Halle Berry may not choose her words as carefully as a politician, but this is the realpolitik she is talking about. She may not be as eloquent as a preacher, but this is the painful process of self-identification that people like us remember. This was a place where skin color and the fullness of your lips and the broadness of your nose could give you away. And, if we are to be honest about it, as Ms. Berry was, America is a place where these factors still determine too much.

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Tear it Down, Build it Up: The Architecture of Democracy

Tuesday, February 08, 2011

Having a constitution and respecting that constitution are clearly not synonymous. Without legitimacy, a constitution is nothing more than words on a page. The importance of a constitutional system has less to do with the actual words in the document than the commitment that the people have to respect it. A large number of Egyptians clearly do not think their Constitution has secured what it promises.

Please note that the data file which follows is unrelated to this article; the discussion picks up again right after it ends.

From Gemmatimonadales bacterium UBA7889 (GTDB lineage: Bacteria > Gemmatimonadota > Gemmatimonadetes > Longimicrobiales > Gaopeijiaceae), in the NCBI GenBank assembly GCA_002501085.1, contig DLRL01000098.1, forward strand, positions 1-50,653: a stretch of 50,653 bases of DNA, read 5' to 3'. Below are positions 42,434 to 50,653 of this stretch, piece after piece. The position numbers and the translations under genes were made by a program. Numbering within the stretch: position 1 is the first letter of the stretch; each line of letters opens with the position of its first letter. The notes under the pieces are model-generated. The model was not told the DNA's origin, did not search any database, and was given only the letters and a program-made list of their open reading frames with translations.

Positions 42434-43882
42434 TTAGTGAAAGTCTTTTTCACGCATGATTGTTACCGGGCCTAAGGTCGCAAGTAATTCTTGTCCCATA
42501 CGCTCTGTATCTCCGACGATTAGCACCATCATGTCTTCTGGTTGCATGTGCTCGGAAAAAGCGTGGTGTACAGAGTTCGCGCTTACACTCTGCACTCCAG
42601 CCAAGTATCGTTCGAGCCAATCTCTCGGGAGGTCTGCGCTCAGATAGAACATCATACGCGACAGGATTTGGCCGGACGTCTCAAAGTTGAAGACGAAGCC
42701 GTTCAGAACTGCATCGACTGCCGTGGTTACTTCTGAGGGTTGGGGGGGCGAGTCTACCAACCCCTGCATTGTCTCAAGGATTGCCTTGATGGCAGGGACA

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Taking a Pass on Football for the Next Generation

Monday, February 07, 2011

I love football. And for good reason. My father had no money for college and would not have gone but for track and football scholarships. 

But this is the first year he and I didn’t watch the Super Bowl together. My father now suffers from Parkinson’s disease. I believe — and his doctors do too — that repeated concussions triggered the disease.

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In Egypt, Reflections of a World Not Safe for Journalism

Friday, February 04, 2011